Intel and AMD have already have an x86 cross-licensing agreement. AMD is confident it is not violating any agreement by doing the joint venture with THATIC.
AMD has been quiet about the size of its share in THATIC, but it's not pouring money in. AMD's only investment will be the intellectual property, and it is expecting overall revenue of $293 million from the deal. THATIC operations effectively will be in the hands of the Chinese Academy of Sciences, a national research institution.
AMD's approach here is much like that taken by ARM, which licenses its chip designs to many companies. ARM processor designs are used in smartphones and tablets from the likes of Apple and Samsung. However licensing chip technology hasn't worked out for companies like Nvidia, which found no takers for its Kepler GPU design.
AMD once was a competitive threat to Intel in servers, but it squandered most of its market share with missteps like the heavily criticized Bulldozer architecture. AMD also bought microserver company SeaMicro for $334 million in 2012 but exited that market last year.
The licensing deal and joint venture also give AMD a direct entry into the booming China market. Companies like Baidu, Tencent and Alibaba are building mega data centers, much like Google and Facebook in the U.S., and are committing a lot of computing resources in areas like machine learning.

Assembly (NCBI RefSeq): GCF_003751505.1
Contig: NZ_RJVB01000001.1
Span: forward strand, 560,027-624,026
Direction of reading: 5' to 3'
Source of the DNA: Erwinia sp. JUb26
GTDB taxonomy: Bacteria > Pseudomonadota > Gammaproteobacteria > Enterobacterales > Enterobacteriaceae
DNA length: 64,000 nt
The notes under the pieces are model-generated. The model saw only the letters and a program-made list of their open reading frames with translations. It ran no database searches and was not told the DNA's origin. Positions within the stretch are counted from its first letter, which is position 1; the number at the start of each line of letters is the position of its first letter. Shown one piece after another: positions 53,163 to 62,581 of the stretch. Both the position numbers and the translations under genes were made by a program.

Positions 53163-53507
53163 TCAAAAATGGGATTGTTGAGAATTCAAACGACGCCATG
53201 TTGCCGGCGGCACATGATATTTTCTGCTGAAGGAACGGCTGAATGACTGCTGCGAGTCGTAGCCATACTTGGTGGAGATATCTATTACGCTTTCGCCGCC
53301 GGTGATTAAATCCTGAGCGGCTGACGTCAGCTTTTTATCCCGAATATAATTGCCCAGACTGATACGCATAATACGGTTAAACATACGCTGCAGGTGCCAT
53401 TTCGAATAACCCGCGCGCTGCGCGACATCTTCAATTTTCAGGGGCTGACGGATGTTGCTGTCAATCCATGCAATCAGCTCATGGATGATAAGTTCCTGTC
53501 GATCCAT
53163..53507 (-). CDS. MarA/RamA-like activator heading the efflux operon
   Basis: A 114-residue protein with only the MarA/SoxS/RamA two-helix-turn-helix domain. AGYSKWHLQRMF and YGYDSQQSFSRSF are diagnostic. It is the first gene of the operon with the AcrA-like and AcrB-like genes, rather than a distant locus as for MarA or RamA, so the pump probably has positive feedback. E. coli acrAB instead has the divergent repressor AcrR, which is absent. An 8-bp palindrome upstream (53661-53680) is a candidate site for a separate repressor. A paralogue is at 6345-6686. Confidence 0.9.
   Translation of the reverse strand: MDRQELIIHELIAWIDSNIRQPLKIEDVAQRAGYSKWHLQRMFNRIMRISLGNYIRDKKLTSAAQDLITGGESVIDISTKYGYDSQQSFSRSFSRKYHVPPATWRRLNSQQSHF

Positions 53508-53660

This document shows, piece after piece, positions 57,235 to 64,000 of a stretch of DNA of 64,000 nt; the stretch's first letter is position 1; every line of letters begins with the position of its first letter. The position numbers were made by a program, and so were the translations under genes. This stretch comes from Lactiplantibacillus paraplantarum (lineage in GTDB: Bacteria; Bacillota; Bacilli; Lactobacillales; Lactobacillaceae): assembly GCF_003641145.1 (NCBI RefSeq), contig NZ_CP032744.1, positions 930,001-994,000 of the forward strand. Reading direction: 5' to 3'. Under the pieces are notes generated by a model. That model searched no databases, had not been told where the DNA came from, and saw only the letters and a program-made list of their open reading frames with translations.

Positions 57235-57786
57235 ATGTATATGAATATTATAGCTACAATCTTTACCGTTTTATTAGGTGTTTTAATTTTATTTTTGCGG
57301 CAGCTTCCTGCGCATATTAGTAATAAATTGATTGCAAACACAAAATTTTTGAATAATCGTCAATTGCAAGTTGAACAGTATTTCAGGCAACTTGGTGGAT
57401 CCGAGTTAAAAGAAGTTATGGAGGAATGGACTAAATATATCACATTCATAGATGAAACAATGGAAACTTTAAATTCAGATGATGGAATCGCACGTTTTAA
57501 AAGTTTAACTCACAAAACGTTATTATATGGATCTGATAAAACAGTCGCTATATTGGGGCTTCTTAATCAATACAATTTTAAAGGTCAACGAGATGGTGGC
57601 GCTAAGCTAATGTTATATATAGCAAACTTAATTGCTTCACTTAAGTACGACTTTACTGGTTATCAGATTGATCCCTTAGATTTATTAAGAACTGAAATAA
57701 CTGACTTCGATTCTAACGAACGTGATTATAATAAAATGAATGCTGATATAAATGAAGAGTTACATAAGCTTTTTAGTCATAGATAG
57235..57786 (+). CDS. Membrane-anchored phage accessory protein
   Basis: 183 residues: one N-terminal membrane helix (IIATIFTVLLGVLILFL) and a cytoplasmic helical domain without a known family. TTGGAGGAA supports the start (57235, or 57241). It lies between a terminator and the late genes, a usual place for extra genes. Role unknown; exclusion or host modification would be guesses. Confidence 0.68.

AMD's entry will also intensify server competition in China. IBM is warming up to Chinese companies with its Power architecture and Qualcomm is making a 24-core ARM server chip for the market.
The joint venture will also give the Chinese government access to x86 designs, which it has coveted for a long time, McGregor said. China wants to foster the development of homegrown chips, and local companies already have access to architectures like Power, ARM and MIPS.
But there's still work for AMD to do in building a relationship with the Chinese government. Intel has a head start as it has played politically nice and invested heavily in China.
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